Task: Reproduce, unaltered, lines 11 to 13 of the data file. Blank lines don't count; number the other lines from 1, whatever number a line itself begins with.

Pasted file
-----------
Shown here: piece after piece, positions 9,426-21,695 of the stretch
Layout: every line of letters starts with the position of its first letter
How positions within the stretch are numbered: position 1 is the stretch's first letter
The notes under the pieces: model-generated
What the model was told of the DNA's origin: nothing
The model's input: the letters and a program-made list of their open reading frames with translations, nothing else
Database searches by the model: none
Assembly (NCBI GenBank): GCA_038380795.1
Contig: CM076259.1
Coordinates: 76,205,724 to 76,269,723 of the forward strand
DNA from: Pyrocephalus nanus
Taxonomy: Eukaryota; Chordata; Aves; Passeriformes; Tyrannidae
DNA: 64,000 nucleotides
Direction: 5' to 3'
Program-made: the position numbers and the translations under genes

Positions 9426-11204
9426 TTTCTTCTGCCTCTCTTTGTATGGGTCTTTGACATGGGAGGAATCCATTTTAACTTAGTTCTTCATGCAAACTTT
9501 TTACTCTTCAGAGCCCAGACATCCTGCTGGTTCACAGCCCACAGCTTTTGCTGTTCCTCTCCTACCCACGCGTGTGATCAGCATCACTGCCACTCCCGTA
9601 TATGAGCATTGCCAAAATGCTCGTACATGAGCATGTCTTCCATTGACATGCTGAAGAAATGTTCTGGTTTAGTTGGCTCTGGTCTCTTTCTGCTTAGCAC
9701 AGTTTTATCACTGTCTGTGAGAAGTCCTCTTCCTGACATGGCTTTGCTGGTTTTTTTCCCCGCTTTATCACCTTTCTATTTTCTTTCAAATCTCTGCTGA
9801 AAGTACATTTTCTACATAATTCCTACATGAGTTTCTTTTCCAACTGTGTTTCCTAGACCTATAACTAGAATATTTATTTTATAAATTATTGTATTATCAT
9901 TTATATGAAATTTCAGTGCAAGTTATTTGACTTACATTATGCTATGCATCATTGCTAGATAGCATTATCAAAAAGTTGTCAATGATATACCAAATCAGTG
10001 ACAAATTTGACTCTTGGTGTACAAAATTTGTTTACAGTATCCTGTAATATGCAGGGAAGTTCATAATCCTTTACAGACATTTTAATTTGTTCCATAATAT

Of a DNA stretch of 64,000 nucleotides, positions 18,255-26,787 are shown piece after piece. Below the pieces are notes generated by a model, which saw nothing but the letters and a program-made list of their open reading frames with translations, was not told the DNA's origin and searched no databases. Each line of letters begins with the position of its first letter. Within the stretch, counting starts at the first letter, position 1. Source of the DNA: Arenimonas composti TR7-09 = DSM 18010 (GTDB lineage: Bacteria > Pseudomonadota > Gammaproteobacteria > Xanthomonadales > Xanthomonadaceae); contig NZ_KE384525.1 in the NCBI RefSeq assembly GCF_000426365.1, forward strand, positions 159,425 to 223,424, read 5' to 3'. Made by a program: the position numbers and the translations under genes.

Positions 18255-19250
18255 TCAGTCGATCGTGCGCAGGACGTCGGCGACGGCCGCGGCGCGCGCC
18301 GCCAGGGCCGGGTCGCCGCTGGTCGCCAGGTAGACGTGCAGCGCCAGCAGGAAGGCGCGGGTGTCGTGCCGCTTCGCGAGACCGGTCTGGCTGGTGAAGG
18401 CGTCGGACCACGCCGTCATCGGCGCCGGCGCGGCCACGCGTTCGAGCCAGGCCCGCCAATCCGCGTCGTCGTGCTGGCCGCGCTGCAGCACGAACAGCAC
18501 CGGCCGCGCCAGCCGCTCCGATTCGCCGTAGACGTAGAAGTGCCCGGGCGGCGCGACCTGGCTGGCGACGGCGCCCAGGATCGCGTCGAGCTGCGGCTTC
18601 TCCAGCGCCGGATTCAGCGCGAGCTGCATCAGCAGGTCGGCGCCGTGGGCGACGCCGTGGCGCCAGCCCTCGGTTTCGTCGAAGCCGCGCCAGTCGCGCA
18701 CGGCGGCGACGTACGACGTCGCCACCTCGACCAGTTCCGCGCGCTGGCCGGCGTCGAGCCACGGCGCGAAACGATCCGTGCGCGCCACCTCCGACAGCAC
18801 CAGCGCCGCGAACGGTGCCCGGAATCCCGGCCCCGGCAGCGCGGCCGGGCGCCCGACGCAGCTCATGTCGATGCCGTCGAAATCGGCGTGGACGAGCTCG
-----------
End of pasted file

DNA from: Pyrocephalus nanus
Taxonomy: Eukaryota; Chordata; Aves; Passeriformes; Tyrannidae
DNA: 64,000 nucleotides